Note: LightDM is one of Linux’ several display manager. A display manager in Linux is responsible for outputting the login screens or welcome screen. Other known Linux display managers are; FluxBox, LXDE, MDM and other more.
Step 1: Upon a successful Ubuntu 14.04 install, your machine should boot straight to a black login-screen. You should only see a black-screen and a command-line. Reference Image: Login and type in your configured user-name and password. Then let’s add a new user-account for XBMC’s user-session. To do this type the following commands and hit ENTER key. sudo adduser xbmc Then enter your desired password, in my case, I’ve used
xbmcfor user-name and user-password. You’ll be asked again to enter additional details, but you may skip this part and you may just press
ENTERkey several times. Finally, enter
Yeswhen asked if all details are correct. The user account that we’ve created, is only for XBMC to run on, it has no sudo or administrative privileges. Reference Images:
Step 2: Let’s install XBMC’s (13.1 Gotham) dependencies, input the following commands and hit enter key. sudo apt-get install python-software-properties pkg-config software-properties-common -y
Step 3: After we install XBMC’s dependency packages, we now add XBMC’s official repository to Ubuntu’s source list. Do do this, type the following commands and hit
ENTERkey. sudo add-apt-repository ppa:team-xbmc/ppa Reference Image:
Step 4: We are now ready to install XBMC (13.1 Gotham) on our Ubuntu 14.04 LTS. Type the following and hit
ENTERkey. sudo apt-get update && sudo apt-get install xbmc -y Reference Image:
It would take around 10 minutes to complete the installation process.
Step 5: Install LightDM as the display manager for XBMC. LightDM is a Linux window manager, which is responsible for starting a user session and login screen for our Ubuntu instance. We also need to install a Linux package called
ubuntu-session. To do these, type the following command and press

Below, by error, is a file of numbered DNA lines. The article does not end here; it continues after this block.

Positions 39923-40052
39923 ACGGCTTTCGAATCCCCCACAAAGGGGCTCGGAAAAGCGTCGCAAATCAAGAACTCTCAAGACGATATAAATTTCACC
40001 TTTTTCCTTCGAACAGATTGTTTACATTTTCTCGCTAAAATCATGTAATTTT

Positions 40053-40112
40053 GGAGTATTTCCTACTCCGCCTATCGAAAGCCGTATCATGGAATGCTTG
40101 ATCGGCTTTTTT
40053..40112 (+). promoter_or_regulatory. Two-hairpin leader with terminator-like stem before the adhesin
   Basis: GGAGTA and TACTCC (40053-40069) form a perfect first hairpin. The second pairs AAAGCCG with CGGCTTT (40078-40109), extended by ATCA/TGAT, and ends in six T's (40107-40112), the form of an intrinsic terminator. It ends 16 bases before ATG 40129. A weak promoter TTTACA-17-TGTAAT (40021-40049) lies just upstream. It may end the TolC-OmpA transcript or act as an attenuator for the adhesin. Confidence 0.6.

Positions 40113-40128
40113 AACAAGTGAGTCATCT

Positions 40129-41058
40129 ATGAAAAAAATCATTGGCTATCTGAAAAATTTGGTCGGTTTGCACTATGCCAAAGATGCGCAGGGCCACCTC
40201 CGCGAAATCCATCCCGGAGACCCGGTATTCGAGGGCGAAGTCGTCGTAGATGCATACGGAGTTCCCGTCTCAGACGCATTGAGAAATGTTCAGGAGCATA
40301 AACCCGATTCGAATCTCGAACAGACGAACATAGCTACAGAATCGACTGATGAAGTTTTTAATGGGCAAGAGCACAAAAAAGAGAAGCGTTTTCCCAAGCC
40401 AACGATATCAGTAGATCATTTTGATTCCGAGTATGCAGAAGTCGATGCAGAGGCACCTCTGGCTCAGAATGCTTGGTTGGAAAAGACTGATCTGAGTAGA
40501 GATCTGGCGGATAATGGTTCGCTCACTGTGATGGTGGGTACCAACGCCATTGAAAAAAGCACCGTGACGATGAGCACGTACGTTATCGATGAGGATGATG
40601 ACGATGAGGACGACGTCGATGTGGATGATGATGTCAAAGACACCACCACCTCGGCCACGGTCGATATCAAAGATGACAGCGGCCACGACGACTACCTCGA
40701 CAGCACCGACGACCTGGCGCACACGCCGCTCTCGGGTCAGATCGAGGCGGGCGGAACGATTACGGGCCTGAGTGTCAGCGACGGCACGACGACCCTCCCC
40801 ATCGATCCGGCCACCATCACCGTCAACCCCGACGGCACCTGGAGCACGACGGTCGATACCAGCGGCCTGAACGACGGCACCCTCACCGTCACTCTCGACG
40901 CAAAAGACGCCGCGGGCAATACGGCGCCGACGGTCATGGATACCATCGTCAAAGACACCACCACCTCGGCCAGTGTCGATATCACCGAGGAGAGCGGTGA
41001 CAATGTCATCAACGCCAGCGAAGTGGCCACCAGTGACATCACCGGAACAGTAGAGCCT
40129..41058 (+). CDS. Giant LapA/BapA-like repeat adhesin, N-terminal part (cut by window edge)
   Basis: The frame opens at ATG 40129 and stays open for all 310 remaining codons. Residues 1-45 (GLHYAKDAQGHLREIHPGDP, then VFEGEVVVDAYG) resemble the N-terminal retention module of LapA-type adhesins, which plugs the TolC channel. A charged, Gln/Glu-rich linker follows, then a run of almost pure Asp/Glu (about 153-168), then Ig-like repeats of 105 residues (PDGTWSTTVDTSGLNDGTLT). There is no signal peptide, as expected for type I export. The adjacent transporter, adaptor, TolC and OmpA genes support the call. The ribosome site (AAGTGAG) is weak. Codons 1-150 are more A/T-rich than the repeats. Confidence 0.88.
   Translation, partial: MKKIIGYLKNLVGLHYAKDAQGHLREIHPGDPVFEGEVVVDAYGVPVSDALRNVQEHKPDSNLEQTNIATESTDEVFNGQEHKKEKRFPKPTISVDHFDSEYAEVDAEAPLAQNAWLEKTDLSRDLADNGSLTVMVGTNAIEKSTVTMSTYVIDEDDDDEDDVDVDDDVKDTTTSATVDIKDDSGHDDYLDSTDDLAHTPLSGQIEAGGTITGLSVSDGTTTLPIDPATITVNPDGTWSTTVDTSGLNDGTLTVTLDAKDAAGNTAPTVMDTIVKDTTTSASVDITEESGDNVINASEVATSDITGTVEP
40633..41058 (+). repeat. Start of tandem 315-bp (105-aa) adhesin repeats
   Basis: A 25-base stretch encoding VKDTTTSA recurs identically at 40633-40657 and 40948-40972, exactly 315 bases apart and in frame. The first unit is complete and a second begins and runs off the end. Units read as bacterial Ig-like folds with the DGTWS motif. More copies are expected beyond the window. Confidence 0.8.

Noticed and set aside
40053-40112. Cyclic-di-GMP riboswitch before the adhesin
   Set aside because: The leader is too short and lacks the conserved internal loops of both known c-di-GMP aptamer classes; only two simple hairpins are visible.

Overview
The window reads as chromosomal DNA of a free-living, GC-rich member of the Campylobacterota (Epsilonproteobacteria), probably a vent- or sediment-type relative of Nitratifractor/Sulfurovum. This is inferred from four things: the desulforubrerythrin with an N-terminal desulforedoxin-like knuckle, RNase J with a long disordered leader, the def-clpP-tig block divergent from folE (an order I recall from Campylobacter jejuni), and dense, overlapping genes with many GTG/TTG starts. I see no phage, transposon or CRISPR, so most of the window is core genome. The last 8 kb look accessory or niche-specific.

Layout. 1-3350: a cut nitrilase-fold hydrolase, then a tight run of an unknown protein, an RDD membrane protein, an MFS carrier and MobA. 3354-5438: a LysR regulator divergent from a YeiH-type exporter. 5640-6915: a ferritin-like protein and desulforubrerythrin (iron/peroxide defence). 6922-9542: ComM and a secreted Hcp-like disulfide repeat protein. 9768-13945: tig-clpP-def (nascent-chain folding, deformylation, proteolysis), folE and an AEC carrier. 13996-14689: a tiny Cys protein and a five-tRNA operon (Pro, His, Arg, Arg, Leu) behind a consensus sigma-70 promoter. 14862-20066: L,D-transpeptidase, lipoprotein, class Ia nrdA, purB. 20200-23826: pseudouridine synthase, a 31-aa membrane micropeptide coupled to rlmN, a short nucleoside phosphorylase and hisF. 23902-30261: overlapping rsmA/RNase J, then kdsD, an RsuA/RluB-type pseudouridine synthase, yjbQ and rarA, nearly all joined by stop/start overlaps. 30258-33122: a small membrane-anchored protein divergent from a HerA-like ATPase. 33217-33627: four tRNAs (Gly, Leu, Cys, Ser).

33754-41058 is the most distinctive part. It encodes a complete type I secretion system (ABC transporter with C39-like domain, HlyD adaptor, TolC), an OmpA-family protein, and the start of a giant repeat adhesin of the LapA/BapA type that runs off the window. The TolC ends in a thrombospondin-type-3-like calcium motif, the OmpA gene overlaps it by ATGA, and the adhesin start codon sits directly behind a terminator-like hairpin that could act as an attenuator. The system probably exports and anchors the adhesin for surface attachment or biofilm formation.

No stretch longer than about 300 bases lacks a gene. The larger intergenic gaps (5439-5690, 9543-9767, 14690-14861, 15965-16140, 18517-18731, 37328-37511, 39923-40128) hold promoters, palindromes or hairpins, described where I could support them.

Enterkey. sudo apt-get install lightdm ubuntu-session -y Reference Image:
It may take up to 10 minutes to complete the installation.
Step 6: Let’s configure LightDM to use a user-account and automatically start a user session. In this case, our user-account would be
xbmc, while for the user-sesson is
XBMC. Let’s create a new file called
/etc/lightdm/folder. To do this, type the following commands below. sudo nano /etc/lightdm/lightdm.conf A new black-screen should open. Now enter the following block of text and press
ctrl + o->
ENTERkeys simultaneously to save the file. [SeatDefaults] autologin-user=xbmc autologin-user-timeout=0 greeter-session=unity-greeter user-session=XBMC allow-guest=false Press
ctrl + xto exit the screen and you should be back to the command-line. Reference Image:
Step 7: Finally, all have been setup and configured, it’s time to reboot your PC and wait for XBMC’s Front-end GUI to load up. To reboot your PC do the following: sudo reboot LightDM should be responsible for loading the GUI and auto-loads the
xbmcuser name. When your PC finally booted up and loaded the GUI, then you’re done. You have successfully installed and configured XBMC 13.1 Gotham, with LightDM as its display manager. Reference Image:
That’s a Wrap!
There we have it, we’ve installed XBMC 13.1 Gotham, and using LightDM as it’s dispplay manager and Ubuntu 14.04 Server Edition as it’s host-OS. This would be a perfect setup for a stand-alone XBMC-based HTPC and Media Center PC. No bloated Desktop environment and other unnecessary background services, saving RAM allocation and processing power. With this setup, you can further augment your HTPC experience by adding more useful services like DLNA/UPnP server or even a Torrent application for 24/7 downloading and uploading, all under one box. Just make sure your hardware resource could handle it. If you want to integrate your XBMC-based HTPC with 3rd party software as a DLNA/UPnP client, then I think you should read my guide on “How To Setup A Headless Media Server“. If interested, just check it out. I hope this guide helped you out in your HTPC or Media Center PC build. If you have gone through issues during the procedure, just feel free to post it via comment page below.